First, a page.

Best Buy is one of the many of the recent responses I am seeing from public API providers, as they work to strike a healthy balance within their API community. In an attempt to incentivize the behavior they desire within the Best Buy API community, the platform will not be issuing API keys to any email address that comes from the popular free email platforms (@google.com, @yahoo.com, etc.). While I hate seeing any public API access be tightened up, I can't help but sympathize with their move, and I have to support any API providers who works to set a healthy balance within their communities.
While I am not sure limiting access based upon email account may not be the solution they are looking, they hit all the right notes for me:
- Develop Human Relationships >> If we want to have a better relationship with you, our active users, we need to make better connections between your alpha-numeric key and the services we provide to you
- Respect for What You Build >> If we disable a key because the email address is old, we may break an app. We don’t like breaking things.
- Business With Companies >> Over the next couple of months we will transition to a new system that will associate API keys with a company and not an individual.
- Empowering Education usage >> We are developing a program that we intend to have up and running before the start of the next school year that will accommodate educational use.
- Allow for Play and Exploration >> Similarly, we have ideas for how to accommodate events, hackathons and developer sandboxes to allow folks to test the waters without needing to go through a formal key sign up process.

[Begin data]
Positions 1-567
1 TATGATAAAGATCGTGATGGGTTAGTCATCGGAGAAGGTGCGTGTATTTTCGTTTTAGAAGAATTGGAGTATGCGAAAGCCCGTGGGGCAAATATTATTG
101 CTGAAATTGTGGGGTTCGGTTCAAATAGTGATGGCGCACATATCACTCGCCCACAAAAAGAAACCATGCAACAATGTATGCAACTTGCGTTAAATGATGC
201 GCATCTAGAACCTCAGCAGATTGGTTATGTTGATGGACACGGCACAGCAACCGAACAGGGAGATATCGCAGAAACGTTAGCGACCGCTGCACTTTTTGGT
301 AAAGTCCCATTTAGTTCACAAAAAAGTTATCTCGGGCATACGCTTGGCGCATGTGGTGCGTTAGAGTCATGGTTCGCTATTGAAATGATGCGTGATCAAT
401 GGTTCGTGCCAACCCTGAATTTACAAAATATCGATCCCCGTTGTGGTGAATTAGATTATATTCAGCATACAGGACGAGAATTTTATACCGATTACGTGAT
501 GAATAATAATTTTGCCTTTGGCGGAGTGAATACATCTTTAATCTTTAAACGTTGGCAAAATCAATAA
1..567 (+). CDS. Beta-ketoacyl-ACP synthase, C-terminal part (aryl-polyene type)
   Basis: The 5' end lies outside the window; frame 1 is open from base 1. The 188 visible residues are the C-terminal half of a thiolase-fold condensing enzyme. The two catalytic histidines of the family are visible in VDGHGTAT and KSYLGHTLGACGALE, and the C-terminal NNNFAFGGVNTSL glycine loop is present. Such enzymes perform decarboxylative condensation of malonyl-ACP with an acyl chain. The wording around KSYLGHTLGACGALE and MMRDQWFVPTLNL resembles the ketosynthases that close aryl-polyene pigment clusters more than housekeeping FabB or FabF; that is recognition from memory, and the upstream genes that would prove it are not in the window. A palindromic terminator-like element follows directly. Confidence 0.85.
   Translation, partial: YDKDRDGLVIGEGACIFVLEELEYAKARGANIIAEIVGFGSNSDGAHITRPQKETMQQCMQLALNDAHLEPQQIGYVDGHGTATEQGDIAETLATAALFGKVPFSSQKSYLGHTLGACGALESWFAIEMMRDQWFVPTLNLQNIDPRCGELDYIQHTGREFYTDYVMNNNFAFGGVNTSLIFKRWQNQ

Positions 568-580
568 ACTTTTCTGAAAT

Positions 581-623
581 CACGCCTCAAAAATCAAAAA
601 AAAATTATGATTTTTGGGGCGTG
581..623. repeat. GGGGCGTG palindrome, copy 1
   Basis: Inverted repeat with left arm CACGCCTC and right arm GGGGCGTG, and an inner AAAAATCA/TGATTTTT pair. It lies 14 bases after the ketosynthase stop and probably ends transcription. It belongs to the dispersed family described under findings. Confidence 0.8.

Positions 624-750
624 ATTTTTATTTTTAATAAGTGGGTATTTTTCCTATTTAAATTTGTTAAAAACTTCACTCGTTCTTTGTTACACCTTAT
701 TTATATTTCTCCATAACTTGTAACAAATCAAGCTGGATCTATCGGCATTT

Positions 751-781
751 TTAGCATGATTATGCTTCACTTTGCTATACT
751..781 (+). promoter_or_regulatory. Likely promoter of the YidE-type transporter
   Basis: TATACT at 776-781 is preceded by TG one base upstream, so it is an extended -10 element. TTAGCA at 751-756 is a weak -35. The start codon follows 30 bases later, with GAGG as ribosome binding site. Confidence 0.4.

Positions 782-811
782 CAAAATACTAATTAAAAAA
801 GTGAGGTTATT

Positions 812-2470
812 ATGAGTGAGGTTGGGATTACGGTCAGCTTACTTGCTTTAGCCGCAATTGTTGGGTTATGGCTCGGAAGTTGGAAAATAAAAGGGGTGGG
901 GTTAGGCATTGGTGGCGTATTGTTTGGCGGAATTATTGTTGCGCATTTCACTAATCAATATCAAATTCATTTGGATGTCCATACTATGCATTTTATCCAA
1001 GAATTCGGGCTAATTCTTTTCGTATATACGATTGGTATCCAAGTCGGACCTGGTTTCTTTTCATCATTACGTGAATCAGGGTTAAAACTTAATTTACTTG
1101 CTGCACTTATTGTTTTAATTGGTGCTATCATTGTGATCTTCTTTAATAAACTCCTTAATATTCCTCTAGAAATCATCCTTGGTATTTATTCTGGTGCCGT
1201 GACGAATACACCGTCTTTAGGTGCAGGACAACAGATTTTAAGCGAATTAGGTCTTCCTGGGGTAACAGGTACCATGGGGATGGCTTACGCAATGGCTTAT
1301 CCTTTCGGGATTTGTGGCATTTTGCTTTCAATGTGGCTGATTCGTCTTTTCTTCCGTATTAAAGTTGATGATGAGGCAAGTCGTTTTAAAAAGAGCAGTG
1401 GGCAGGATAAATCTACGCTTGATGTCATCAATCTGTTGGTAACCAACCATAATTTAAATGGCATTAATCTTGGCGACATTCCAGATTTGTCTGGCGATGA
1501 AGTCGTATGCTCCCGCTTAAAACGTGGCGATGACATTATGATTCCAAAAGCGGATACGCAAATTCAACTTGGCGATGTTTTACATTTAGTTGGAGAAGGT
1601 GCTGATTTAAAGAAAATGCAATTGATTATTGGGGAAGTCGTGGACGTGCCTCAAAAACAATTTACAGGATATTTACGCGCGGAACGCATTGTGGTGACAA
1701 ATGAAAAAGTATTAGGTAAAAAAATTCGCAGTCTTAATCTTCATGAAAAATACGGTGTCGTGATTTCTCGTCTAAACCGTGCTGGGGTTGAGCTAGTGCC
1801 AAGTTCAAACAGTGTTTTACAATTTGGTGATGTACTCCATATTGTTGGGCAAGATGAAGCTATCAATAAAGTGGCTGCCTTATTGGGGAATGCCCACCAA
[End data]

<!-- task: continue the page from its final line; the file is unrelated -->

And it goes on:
I will always encourage companies, organizations, institutions, government agencies, and individuals to be as public as possible. More importantly i will always encourage them to do it in the safest, most meaningful way possible, and when they are just working to cultivate and get to know their community -- I can only lend my support. Looking beyond the tech, APIs are all hammering out how you discover, and maintain digital relationships and partnerships, via your website, web and mobile applications, as well as your API platform.
Not every company will be able to do their API the way Best Buy can. It's just not in the DNA of every company. The ones that will be most successful with it will be the ones that do the hard work of getting to know their community, establish sensible ground rules, but in my opinion the most critical part of it all is that you be as communicative and transparent about it as you possibly can. The Best Buy API does this well, by sharing their thoughts behind their difficult decision to lock down on API keys issued to users with free email accounts.